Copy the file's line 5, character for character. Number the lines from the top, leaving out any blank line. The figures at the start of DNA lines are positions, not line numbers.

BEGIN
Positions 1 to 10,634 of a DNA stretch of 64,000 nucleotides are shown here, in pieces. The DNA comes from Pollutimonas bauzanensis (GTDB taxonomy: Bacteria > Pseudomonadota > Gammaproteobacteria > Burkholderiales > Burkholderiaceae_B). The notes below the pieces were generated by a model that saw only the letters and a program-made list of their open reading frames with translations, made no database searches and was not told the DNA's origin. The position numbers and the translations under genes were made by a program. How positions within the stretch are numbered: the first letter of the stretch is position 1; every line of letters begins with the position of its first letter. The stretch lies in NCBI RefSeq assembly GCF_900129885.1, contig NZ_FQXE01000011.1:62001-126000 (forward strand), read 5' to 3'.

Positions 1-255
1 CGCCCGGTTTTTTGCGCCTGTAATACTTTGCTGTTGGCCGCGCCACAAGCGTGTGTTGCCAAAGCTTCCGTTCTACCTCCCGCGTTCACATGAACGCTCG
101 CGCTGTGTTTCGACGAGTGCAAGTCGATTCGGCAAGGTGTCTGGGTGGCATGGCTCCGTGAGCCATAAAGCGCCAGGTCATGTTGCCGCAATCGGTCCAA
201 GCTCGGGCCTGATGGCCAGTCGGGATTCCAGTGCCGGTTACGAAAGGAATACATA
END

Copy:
201 GCTCGGGCCTGATGGCCAGTCGGGATTCCAGTGCCGGTTACGAAAGGAATACATA